Since I had to be at work at 2 a.m, I decided to have breakfast for dinner and had an Ulster fry-up (bacon, eggs, sausage, tomato, beans, toast, and mushrooms) and an overpriced Guinness at Mad Dogs Pub. I went back to the room, finished reading Ender's Game (which had come highly recommended by my 13-year-old), and took a two-hour nap.

Work on site was done about 8, but I wrote up my trip report and answered e-mail as I had the hotel's breakfast for dinner. Finally got to bed about 11 and slept 'til 4:30 with Fox News droning in the background to drown out any extraneous hall noise. (Glenn Beck woke me up.)

My walk to get something to eat took me past a building that holds a historical scale model of the Alamo as it was in 1836. Price of admission was $3, and it was well worth it. There's a view of the excavation under the building, showing layers of debris from different periods, including a layer, about two feet down, with cannon balls, horseshoes, and animal bones. There's a recorded story to go with the diorama, and it's narrated by drummer, vocalist, and Alamo enthusiast Phil Collins. Spotlights on the diorama highlight the component buildings of the fort as Collins describes them, and then backed by the Degüello -- the haunting bugle call meaning "take no prisoners" -- Collins tells the story of the battle. The presentation helped me get a better sense for how the siege and battle progressed.

The diorama is connected with The History Shop next door, which specializes in antique maps, documents, books, and weapons.

Just west of the diorama is the Emily Morgan Hotel, a 1924 Gothic Revival building that has some Philtower-like gargoyles depicting various medical ailments. (Originally, it was the Medical Arts Building.)

Emily Morgan Hotel gargoyle, MDB10479Emily Morgan Hotel gargoyle, MDB10478

The stroll onward took me past a new Walgreens at Houston and Navarro. The building was completed last year, and it replaces an older Walgreens that had been there since the '30s. The new building retains the old neon signage and has the form of the old, but the new store is about twice as big. The upper stories of the old building were unused; the new building has offices in its second story. It's a very nice job of urban infill.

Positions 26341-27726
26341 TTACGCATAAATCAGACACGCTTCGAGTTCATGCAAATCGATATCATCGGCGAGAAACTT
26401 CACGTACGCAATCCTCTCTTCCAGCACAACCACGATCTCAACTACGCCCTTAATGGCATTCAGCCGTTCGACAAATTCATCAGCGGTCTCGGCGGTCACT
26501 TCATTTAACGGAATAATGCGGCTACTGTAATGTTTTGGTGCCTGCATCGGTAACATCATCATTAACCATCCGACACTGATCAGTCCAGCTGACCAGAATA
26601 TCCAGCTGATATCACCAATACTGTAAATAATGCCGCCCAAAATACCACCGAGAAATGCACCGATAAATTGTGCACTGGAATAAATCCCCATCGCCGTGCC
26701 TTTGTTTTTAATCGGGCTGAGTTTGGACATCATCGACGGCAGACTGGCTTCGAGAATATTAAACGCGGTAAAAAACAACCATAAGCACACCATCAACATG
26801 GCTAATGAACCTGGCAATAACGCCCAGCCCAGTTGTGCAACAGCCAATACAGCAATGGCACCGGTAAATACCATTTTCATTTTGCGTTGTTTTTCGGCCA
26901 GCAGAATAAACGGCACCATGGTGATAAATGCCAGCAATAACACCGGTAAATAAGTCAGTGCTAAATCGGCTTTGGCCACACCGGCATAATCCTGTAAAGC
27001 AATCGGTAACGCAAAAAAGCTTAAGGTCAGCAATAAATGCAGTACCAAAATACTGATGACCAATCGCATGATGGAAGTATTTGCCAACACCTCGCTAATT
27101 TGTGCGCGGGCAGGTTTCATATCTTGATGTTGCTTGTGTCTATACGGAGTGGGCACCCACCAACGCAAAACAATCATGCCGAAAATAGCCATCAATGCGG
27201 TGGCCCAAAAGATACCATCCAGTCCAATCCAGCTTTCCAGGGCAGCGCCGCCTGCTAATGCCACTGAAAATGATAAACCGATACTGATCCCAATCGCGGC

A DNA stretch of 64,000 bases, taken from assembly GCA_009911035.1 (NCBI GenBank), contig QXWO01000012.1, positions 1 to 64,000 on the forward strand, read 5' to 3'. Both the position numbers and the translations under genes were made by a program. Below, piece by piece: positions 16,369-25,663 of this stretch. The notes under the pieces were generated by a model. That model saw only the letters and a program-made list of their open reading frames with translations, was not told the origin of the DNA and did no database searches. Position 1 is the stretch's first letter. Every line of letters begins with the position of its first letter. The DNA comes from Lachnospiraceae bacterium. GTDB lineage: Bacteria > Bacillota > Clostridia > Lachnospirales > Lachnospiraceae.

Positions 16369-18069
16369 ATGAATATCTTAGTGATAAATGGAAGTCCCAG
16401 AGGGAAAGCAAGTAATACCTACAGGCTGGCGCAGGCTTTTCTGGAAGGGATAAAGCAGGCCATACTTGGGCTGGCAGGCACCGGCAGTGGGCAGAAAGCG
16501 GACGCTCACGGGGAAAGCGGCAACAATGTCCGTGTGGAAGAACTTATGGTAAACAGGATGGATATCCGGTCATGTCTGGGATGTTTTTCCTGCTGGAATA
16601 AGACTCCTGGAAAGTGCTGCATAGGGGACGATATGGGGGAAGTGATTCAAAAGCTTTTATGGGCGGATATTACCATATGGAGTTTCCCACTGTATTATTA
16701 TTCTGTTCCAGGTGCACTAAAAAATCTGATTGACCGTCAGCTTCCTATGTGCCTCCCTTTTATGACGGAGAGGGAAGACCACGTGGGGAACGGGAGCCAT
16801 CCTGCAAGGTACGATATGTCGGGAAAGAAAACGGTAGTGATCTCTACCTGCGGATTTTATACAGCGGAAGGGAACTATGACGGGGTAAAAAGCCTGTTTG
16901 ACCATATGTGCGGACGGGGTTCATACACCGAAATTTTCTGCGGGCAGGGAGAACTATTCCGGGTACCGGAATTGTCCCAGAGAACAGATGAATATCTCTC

Downtown San Antonio Walgreens

Dinner was at Schilo's deli, just next door to Casa Rio on Commerce Street. This is an old fashioned German deli, and it was hard to decide which dinner entrée to choose. I went with the jaegerschnitzel, accompanied by German potato salad, a delicious cup of split pea soup, and a chilled mug of Spaten Optimator.

Schilo's Deli, MDB10497

MORE: Before heading home on the 12th, I had some time to take more photos around downtown, including the San Antonio Express-News building, and daytime shots of the drained San Antonio River, and time to have lunch at Schilo's. The pastrami was underwhelming (thin sliced, lean, not steamed), but the split pea soup and homemade root beer were good.

(Finished at last and posted on February 19, 2010.)

BOOKMARKED: Memories of San Antonio places from someone who left in 1961. Many of the photo links are dead, but the narrative is interesting.

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This page contains a single entry by Michael Bates published on January 11, 2010 7:34 PM.